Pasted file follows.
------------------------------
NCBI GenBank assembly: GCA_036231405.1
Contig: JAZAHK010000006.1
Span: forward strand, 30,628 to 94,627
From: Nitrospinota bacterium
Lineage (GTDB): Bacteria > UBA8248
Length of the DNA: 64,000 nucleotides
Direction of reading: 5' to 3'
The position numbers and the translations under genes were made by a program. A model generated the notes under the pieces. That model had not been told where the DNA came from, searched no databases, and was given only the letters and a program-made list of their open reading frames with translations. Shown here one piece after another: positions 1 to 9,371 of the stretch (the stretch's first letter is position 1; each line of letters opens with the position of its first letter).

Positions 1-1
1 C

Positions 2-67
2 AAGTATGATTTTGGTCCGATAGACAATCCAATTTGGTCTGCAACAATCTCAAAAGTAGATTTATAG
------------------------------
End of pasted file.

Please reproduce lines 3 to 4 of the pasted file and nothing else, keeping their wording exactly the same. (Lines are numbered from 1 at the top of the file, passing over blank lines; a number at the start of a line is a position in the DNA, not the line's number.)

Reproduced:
Span: forward strand, 30,628 to 94,627
From: Nitrospinota bacterium